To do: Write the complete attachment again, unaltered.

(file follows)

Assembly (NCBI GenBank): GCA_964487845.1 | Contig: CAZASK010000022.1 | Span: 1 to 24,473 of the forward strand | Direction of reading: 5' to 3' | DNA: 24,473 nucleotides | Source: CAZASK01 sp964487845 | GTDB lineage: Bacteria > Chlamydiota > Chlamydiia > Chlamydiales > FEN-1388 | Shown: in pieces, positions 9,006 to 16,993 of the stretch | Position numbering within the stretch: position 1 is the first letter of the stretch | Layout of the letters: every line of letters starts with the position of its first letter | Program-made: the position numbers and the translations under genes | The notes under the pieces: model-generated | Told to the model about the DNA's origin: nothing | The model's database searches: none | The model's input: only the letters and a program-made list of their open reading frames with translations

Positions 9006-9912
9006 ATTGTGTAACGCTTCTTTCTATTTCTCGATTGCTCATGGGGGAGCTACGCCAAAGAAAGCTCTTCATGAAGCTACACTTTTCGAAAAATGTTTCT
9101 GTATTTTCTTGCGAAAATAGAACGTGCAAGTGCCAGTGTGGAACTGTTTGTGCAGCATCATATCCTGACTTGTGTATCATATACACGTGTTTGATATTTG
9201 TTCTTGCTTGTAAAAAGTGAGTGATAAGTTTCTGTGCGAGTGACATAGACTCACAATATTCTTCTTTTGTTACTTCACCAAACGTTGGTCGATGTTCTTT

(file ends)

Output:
Assembly (NCBI GenBank): GCA_964487845.1 | Contig: CAZASK010000022.1 | Span: 1 to 24,473 of the forward strand | Direction of reading: 5' to 3' | DNA: 24,473 nucleotides | Source: CAZASK01 sp964487845 | GTDB lineage: Bacteria > Chlamydiota > Chlamydiia > Chlamydiales > FEN-1388 | Shown: in pieces, positions 9,006 to 16,993 of the stretch | Position numbering within the stretch: position 1 is the first letter of the stretch | Layout of the letters: every line of letters starts with the position of its first letter | Program-made: the position numbers and the translations under genes | The notes under the pieces: model-generated | Told to the model about the DNA's origin: nothing | The model's database searches: none | The model's input: only the letters and a program-made list of their open reading frames with translations

Positions 9006-9912
9006 ATTGTGTAACGCTTCTTTCTATTTCTCGATTGCTCATGGGGGAGCTACGCCAAAGAAAGCTCTTCATGAAGCTACACTTTTCGAAAAATGTTTCT
9101 GTATTTTCTTGCGAAAATAGAACGTGCAAGTGCCAGTGTGGAACTGTTTGTGCAGCATCATATCCTGACTTGTGTATCATATACACGTGTTTGATATTTG
9201 TTCTTGCTTGTAAAAAGTGAGTGATAAGTTTCTGTGCGAGTGACATAGACTCACAATATTCTTCTTTTGTTACTTCACCAAACGTTGGTCGATGTTCTTT